Just over a month ago, a small emergency housing village in Kaikōura was sitting completely empty.
The district was - and is - in the grasp of a homelessness crisis but strict criteria meant almost everyone in need of accommodation like it was not eligible.
At the time the Ministry of Business, Innovation and Employment (MBIE) said it was not planning to change the criteria anytime soon but after the Checkpoint story was published, things started changing.
There are seven units in total - each with two bedrooms, a bathroom, a kitchen.
Local Māori Council representative Ngaio Te Ua, in January, was desperately trying to get her clients into them.
Since then much has changed she said.
"We've had contact with the national manager of the temporary accommodation services who recommended to minister [Jenny] Salesa that four of the units be given for transitional housing. They have also decided to give the lease of the seven units in the village to the Kaikōura [District] Council.
"We're just waiting on the council to go through all their process before we can get people in there which is, at the end of the day, the main thing."
In January, Julia Shanahan, of MBIEs temporary accommodation services said it wasn't in a position "to repurpose the use of the village".
"Once the needs of that community have been met, in terms of earthquake-related building and that has been completely satisfied, we will be open to repurposing the village," she said back then.
However, the situation has seen a 180-degree turn.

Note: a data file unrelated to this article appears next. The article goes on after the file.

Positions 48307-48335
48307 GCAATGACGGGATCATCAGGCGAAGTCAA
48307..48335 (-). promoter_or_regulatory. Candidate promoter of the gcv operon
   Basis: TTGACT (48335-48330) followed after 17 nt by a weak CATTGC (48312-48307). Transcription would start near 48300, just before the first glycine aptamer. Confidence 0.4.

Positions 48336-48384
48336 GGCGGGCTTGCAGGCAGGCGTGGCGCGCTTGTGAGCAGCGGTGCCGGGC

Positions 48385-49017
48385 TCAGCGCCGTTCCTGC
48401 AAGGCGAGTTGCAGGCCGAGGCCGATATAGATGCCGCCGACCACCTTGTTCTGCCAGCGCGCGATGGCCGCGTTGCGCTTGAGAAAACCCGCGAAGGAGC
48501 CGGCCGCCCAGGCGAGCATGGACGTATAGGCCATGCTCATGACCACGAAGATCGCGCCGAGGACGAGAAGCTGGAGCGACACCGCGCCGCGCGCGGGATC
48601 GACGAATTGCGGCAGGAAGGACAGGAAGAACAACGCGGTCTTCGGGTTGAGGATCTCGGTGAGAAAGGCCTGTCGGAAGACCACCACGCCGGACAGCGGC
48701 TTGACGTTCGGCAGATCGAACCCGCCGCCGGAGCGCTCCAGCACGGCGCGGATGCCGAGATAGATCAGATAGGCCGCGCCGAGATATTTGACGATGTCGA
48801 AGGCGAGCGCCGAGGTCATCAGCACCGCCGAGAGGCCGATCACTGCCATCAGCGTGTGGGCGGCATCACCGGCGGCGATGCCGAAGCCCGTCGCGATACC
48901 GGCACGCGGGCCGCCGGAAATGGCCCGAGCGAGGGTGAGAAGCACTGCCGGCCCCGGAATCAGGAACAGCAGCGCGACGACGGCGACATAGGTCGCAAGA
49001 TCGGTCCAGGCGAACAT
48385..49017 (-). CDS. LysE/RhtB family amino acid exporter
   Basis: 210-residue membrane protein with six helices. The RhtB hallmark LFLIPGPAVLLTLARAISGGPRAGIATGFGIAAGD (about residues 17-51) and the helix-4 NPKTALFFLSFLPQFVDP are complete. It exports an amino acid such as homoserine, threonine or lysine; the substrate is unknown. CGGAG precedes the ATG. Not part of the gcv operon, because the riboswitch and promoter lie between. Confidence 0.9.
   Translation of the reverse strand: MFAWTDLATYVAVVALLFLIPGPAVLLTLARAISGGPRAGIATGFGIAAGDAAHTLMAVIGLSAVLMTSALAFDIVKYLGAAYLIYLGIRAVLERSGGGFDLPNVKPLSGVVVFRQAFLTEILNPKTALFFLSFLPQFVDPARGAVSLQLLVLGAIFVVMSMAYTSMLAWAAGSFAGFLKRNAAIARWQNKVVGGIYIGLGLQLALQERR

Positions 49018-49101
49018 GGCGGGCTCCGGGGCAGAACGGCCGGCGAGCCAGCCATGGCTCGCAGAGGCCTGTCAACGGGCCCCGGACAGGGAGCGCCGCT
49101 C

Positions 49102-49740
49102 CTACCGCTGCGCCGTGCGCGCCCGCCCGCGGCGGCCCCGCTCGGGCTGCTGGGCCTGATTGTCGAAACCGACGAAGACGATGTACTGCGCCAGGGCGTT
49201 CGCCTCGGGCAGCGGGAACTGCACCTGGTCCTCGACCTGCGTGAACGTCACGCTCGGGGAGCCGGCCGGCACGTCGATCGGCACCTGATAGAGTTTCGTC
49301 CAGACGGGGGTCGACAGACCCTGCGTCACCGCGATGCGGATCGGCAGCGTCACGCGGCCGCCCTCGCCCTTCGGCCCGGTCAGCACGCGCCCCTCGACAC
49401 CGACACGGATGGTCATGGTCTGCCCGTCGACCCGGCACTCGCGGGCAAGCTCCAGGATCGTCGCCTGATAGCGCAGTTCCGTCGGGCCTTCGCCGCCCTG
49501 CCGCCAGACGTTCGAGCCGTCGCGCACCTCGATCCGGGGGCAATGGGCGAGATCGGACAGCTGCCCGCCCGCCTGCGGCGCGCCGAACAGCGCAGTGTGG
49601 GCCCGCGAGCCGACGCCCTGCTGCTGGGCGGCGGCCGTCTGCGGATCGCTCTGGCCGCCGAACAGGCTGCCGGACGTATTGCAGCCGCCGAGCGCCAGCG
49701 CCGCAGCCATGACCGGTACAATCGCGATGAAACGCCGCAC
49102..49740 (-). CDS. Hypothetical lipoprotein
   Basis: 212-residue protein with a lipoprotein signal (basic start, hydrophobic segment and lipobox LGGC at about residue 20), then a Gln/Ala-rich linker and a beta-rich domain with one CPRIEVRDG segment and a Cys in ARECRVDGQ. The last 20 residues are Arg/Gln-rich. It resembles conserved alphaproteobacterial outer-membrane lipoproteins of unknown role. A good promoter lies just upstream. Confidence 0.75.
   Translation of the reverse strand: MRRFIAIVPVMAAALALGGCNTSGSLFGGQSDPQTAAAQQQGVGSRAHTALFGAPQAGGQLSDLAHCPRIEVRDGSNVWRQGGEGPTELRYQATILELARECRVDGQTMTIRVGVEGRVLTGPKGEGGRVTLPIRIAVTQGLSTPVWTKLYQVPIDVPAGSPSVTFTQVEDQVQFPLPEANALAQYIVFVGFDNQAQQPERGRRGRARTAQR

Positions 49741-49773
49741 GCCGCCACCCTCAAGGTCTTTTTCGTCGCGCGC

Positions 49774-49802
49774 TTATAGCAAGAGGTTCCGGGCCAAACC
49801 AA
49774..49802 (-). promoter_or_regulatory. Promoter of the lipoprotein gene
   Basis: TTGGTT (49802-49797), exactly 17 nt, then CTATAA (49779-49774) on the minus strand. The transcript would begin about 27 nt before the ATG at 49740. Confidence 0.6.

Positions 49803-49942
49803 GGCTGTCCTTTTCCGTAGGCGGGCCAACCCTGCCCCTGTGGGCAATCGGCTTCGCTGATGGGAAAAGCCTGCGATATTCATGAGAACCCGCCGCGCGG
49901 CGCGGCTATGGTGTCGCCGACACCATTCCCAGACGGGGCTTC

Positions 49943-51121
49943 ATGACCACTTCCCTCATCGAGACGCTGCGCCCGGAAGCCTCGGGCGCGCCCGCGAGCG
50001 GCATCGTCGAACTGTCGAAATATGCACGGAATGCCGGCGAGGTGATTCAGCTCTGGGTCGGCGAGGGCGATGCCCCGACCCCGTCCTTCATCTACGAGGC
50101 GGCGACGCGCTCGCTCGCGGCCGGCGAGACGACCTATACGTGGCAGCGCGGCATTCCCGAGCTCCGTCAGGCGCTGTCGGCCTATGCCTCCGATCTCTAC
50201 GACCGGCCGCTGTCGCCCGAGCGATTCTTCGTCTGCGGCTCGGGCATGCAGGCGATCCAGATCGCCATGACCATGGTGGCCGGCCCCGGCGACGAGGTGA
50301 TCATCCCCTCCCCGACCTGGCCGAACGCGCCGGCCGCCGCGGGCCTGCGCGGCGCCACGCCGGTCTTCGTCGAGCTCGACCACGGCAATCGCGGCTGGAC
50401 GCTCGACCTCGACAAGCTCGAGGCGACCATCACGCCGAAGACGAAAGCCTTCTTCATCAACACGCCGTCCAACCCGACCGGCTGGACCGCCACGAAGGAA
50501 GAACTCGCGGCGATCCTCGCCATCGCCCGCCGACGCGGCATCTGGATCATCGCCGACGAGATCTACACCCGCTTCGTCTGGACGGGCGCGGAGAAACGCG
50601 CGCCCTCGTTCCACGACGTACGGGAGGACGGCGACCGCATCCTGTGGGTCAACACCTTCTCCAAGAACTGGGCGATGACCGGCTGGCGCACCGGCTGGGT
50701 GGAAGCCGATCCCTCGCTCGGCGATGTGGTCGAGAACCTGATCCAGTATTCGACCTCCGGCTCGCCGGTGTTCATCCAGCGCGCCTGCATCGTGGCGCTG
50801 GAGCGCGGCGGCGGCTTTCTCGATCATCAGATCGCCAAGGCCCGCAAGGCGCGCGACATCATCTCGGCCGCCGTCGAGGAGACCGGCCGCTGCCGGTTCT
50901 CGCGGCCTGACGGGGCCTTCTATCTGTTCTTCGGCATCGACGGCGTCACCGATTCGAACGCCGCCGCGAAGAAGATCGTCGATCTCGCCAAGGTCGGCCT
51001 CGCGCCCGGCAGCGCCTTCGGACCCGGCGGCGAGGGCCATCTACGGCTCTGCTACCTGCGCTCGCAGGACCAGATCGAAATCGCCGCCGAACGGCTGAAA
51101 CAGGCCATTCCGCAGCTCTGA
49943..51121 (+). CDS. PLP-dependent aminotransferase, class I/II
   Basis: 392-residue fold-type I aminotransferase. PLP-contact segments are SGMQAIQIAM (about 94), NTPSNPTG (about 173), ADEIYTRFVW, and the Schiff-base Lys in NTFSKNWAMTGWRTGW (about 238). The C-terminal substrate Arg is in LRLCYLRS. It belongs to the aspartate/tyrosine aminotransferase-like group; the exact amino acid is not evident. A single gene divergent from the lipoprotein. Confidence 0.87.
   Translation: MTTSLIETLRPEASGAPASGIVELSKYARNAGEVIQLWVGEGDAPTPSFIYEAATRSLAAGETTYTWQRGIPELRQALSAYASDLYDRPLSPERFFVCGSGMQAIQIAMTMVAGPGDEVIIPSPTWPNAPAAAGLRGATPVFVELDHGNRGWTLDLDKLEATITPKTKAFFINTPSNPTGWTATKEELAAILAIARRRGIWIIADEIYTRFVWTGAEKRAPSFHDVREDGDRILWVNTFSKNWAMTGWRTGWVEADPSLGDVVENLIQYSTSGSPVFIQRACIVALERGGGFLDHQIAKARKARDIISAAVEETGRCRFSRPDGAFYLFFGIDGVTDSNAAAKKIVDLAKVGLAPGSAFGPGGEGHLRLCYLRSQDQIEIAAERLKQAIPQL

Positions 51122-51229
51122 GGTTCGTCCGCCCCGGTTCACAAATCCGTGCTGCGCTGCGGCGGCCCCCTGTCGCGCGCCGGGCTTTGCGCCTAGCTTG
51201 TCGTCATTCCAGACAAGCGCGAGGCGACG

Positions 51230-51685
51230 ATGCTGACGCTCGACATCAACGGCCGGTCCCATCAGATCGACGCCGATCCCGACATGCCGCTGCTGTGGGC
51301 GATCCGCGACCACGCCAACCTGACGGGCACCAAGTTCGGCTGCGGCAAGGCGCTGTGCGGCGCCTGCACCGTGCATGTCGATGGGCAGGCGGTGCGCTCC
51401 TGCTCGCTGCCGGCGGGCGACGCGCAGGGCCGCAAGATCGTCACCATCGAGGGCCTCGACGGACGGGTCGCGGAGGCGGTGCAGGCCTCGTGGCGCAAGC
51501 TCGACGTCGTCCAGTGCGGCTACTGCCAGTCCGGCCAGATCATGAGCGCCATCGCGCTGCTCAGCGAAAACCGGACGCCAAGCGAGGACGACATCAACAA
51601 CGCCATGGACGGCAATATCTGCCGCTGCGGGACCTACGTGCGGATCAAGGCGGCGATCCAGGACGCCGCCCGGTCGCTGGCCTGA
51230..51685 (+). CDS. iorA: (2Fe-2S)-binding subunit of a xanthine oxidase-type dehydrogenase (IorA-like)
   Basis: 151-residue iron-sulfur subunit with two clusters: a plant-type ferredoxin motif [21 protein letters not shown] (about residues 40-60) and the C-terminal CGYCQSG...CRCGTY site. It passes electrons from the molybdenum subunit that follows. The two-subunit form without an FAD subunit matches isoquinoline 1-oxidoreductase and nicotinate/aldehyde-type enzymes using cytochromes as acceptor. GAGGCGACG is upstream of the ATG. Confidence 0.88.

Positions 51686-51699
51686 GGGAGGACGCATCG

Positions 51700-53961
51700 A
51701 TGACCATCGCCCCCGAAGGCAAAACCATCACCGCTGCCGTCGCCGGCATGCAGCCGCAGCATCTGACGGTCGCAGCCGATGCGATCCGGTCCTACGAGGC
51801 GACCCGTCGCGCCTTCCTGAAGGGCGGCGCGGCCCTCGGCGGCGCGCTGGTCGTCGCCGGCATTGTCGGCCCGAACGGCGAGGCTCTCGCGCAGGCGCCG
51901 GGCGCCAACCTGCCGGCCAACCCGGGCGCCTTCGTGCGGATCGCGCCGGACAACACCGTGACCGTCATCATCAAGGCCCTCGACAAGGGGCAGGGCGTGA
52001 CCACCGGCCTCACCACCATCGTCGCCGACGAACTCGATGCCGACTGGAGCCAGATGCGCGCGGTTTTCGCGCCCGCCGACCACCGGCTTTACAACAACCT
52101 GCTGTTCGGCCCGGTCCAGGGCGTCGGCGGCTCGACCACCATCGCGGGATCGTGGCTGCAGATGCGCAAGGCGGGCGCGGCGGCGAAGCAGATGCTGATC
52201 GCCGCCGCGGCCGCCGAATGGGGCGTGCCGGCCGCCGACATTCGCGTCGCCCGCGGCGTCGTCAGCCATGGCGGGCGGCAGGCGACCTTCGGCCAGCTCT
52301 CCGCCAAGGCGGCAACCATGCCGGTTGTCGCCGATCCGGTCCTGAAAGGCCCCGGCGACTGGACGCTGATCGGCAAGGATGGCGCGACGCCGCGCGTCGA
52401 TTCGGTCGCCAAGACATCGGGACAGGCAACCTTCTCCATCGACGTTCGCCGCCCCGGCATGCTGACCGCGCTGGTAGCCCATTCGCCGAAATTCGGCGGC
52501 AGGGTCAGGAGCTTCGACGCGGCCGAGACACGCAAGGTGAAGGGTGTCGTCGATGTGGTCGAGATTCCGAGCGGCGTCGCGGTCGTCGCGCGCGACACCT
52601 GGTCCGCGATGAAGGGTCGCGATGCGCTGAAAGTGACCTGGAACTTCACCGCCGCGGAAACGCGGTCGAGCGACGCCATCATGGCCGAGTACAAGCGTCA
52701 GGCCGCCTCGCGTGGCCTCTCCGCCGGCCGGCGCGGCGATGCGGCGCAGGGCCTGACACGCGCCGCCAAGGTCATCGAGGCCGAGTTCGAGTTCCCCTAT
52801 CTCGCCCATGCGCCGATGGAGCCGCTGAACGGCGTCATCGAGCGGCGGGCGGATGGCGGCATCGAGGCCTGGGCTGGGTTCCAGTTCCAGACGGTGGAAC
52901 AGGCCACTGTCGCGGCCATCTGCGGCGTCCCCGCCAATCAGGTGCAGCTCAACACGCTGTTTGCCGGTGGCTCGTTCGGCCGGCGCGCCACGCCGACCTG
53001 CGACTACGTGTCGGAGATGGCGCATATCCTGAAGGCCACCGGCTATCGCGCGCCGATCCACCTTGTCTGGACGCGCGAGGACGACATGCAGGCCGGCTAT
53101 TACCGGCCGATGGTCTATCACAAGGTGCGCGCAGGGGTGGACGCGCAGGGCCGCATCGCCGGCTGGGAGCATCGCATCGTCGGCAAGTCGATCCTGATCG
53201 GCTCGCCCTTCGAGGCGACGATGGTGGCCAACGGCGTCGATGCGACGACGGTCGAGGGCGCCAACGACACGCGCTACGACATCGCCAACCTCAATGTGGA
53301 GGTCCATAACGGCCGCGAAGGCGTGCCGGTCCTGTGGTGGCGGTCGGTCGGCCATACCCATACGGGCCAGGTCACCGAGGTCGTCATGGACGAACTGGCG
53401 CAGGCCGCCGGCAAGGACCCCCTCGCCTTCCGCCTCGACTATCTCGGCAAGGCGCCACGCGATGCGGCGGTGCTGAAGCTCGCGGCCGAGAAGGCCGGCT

In a statement, MBIE said four of the seven units would be repurposed and handed to the Kaikōura District Council.
The three others would remain with MBIE, who said one family had already moved into them.
Both the council and Ngaio believed it was the tough criteria imposed by MBIE which resulted in people in need not being eligible to stay in these units.
"There are no social homes available, there are no rental properties available. People can buy their homes, but you know not everybody's got hundreds of thousands of dollars to do that. The public could see that there was something fundamentally wrong with that, and they [MBIE] were exposed," Ms Te Ua said.
A spokesperson from MBIE was not available for comment.
Kaikōura District Council would also not comment until its conversations with MBIE were complete. It would not say how many people were still on its housing register.
Ngaio said the Māori Council would now work with the council to try to establish criteria for the four repurposed units.
"The need is here for that housing. There are people who've all got different stories, living in all different situations who need those units now. They needed them yesterday, actually."